The Bayon Obo mining district in northwest China contains the largest known rare earths deposits on earth. China, the world’s largest producer of REE, draws 70% of its output from this district.
GLOBAL STAKEHOLDERS IN THE RARE EARTHS METALS BUSINESS—PRODUCERS, BUYERS AND THE ENVIRONMENT—WILL BENEFIT FROM COOPERATION IN SOLVING SUPPLY AND DEMAND ISSUES
By Magnus Ericsson
Is the veil of secrecy being slowly lifted from Chinese rare earths? One indication of improved transparency is Dreamsea 2014, the first Conference on Development of Rare Earths-Mining, Extraction, Separation and Application held in Baotou, Inner Mongolia, in mid-July. It is one of only a few international conferences held in China on rare earths in recent years and was co-organized by the Inner Mongolia Technical University, the Key Laboratory of Integrated Exploitation of Bayan Obo Multimetal Resources and Swerea MEFOS (Sweden).
During the conference, researchers and experts from all parts of the world-with experience in all phases of the rare earth metals (REM) value chain—discussed the scientific possibilities and geopolitical implications of REM’s expanding use in a growing number of fields. Topics included diminishing the environmental impact of REM extraction, improving the methods of recycling, and alloying of steel to create UHSCs based on these metals.
Baotou is the unofficial world center for REM primary production and research. It is located about 100 km from the Bayan Obo iron mine, the world’s largest REM mine. The deposit was discovered by the distinguished Chinese geologist Ding Daoheng under a Sino-Swedish Expedition in northwest China in 1927, led by the famous Swedish geographer and explorer, Sven Hedin. This discovery closes the loop back to the 18th century when REM elements were first discovered by Swedish metallurgists just outside Stockholm.
REM production from Bayon Obo started in the late 1950s when the Baotou Iron and Steel Co. (Baogang) was established to use both the iron and rare earth content of the ore. Baogang is now a major Chinese steel producer with more than 15 million metric tons per year (mt/y) steel capacity, in addition to dominating world production of REM. The importance of REM was prophetically highlighted in the 1970s when Chinese Premier Deng Xiao Ping stated, “Saudi Arabia has its oil—China its rare earths.” Undoubtedly, he was not aware of how correct his prophecy would turn out to be and, at the time, nobody in the rest of the world paid any real attention to it.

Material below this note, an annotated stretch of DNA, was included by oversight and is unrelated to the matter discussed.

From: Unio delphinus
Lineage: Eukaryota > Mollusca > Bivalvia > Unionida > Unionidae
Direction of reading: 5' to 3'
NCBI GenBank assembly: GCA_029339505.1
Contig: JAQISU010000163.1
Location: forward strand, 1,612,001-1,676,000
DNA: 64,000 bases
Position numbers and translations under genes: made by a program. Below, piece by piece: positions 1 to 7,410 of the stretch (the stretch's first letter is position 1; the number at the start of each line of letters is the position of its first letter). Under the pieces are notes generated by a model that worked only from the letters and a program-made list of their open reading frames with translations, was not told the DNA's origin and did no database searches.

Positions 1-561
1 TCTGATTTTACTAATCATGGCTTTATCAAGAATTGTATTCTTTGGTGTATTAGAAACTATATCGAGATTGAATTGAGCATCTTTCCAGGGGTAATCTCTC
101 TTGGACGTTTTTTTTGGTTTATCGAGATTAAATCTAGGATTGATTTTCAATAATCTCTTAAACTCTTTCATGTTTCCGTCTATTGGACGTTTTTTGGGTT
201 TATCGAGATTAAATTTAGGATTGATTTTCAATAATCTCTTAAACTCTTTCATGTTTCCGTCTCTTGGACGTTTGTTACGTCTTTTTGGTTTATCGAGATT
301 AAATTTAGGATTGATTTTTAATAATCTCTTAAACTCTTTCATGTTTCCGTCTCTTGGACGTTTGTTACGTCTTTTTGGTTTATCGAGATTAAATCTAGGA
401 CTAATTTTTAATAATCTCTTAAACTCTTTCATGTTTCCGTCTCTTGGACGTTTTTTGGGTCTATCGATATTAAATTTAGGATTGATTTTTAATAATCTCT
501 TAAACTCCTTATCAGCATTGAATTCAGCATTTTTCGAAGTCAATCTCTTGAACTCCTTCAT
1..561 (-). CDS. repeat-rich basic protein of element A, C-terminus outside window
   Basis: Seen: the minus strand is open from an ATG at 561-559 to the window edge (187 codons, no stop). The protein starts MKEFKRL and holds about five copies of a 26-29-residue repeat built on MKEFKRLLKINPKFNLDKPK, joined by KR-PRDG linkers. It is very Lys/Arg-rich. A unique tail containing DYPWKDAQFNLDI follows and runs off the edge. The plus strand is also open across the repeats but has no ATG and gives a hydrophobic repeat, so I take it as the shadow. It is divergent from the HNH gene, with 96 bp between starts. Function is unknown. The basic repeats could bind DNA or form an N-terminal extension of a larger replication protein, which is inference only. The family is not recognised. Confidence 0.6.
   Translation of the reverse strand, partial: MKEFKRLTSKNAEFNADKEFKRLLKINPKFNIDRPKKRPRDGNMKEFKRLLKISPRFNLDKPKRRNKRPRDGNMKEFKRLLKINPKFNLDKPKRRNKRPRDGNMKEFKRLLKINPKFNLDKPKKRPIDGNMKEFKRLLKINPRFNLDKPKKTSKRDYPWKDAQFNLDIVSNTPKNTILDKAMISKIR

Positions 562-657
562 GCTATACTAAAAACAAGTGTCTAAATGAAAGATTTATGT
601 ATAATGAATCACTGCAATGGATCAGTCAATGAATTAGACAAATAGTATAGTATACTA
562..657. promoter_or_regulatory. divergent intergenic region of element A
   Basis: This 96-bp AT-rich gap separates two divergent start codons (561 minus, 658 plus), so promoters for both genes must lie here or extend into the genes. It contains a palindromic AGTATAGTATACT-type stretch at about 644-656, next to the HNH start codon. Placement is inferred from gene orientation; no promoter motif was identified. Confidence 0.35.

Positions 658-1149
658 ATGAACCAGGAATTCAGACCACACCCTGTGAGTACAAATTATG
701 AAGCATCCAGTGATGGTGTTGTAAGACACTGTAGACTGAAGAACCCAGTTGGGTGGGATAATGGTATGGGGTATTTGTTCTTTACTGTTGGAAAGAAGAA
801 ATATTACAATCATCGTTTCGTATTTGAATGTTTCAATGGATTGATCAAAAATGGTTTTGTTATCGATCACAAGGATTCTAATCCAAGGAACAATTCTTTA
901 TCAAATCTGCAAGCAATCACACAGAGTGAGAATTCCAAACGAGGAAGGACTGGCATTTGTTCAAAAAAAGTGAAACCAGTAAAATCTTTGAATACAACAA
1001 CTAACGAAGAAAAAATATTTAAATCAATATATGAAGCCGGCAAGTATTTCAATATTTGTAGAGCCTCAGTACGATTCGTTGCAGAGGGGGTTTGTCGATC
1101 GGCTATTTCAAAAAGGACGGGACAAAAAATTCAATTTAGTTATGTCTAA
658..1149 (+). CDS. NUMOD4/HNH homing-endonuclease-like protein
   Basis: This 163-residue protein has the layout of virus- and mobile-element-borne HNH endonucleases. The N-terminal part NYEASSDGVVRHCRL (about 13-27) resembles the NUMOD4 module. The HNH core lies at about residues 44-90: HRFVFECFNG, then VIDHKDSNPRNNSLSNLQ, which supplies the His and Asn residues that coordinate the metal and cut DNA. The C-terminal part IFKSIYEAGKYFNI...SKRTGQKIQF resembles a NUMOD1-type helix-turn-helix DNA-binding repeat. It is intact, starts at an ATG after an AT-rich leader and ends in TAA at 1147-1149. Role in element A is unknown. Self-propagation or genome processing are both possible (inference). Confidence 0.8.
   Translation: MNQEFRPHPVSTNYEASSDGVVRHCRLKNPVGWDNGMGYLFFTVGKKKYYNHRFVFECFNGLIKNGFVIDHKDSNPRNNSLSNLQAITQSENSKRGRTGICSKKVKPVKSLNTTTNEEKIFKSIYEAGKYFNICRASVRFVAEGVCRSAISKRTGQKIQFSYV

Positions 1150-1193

Rare earths were first produced commercially in the 1880s, from mining of the rare earth thorium phosphate mineral monazite in Sweden and Norway. Brazil produced monazite as early as 1887–1911. From 1965 to 1985, production was dominated by the United States—the so-called “Mountain Pass Era” named for the Molycorp REM mine in California. Due to tough competition from China, Molycorp ceased production from that operation around 2000.
Many REM ores contain the radioactive metal thorium, which could be used in nuclear weapons. This led to a large project in Taiwan, funded by the American military, to develop the monazite deposits found on the southwestern shore of the island. This project created a strong basis for understanding REM market significance in Taiwan; in fact, from 1984 to 1991, Taiwan had production capacity of 500 mt/y of monazite. With the increasing environmental pressures on mining in the 1980s, production in the U.S., Australia and elsewhere gradually faded as the limited scale of the REM market discouraged investment in the necessary equipment and processes. With more lax regulations in China, however, production continued and Chinese producers have dominated the world market since the late 1990s. (It is interesting to note that the magnesium industry underwent a similar experience, with gradually increased Chinese control of an entire market.) In 2013, 50% to 60% of the global production of REM (130,000–140000 mt) originated from the Bayan Obo mine; the rest came from about 15 smaller mines working ion adsorption—type and bastnaesite deposits in southern China.
REM export restrictions in China began in 2010, and REM-related activity has increased around the world, including the reopening of the Mountain Pass mine in California and Lynas Corp.’s Mount Weld in Western Australia. However, a drastic price drop in past months has slowed the pace of these activities.
During the conference, attention was called to the limited present and future global demand for REM—in total, only about 150,000–200,000 mt/y—compared with nickel, for example, which has 10 times higher global demand; or copper (100 X) and iron ore (1,000 X). Although difficult to calculate, the value of a mined REM product is miniscule compared with that of major metals. The value of global copper productionis $106 billion; the equivalent REM value is more difficult to estimate but is definitely less than $2 billion at the mine stage.